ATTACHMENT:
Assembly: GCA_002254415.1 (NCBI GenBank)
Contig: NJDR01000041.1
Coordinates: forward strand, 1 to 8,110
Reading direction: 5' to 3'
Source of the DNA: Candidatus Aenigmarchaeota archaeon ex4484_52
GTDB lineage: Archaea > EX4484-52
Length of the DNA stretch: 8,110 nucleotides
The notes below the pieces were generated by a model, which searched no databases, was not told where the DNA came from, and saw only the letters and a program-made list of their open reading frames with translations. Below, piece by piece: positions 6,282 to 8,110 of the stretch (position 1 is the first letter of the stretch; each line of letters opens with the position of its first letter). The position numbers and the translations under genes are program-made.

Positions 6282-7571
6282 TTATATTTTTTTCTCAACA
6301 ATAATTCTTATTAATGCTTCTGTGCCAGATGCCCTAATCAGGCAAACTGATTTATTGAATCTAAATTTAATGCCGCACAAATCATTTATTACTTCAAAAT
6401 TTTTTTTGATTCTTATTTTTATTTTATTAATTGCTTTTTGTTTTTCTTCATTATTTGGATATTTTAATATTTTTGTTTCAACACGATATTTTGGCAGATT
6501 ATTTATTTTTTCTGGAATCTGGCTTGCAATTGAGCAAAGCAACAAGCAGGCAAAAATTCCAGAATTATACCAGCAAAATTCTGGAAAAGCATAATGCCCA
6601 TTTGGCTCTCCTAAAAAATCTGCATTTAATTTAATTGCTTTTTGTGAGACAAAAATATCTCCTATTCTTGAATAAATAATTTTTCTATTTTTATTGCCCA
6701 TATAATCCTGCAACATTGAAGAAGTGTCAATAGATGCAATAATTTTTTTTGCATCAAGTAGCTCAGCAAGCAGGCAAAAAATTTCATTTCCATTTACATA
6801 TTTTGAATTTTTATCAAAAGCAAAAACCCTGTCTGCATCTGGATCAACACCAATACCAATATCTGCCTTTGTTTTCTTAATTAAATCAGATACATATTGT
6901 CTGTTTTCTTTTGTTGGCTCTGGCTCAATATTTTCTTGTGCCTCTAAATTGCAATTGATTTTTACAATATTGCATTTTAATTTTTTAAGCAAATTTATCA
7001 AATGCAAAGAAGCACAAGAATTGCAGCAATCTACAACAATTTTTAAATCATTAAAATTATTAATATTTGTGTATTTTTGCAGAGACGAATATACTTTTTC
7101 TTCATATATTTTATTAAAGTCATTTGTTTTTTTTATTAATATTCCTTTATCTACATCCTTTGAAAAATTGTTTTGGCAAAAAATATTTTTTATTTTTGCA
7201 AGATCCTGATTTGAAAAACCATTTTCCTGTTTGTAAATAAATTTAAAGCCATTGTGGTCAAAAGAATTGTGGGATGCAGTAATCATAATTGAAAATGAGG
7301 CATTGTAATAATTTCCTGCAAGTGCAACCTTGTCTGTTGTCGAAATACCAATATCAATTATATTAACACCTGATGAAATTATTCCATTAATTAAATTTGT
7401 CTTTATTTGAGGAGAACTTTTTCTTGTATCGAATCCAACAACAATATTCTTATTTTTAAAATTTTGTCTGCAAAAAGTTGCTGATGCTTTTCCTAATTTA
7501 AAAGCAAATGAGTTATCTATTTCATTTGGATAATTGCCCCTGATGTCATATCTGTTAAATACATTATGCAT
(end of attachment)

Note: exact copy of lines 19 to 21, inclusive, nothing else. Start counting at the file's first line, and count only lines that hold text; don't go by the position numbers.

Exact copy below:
7101 TTCATATATTTTATTAAAGTCATTTGTTTTTTTTATTAATATTCCTTTATCTACATCCTTTGAAAAATTGTTTTGGCAAAAAATATTTTTTATTTTTGCA
7201 AGATCCTGATTTGAAAAACCATTTTCCTGTTTGTAAATAAATTTAAAGCCATTGTGGTCAAAAGAATTGTGGGATGCAGTAATCATAATTGAAAATGAGG
7301 CATTGTAATAATTTCCTGCAAGTGCAACCTTGTCTGTTGTCGAAATACCAATATCAATTATATTAACACCTGATGAAATTATTCCATTAATTAAATTTGT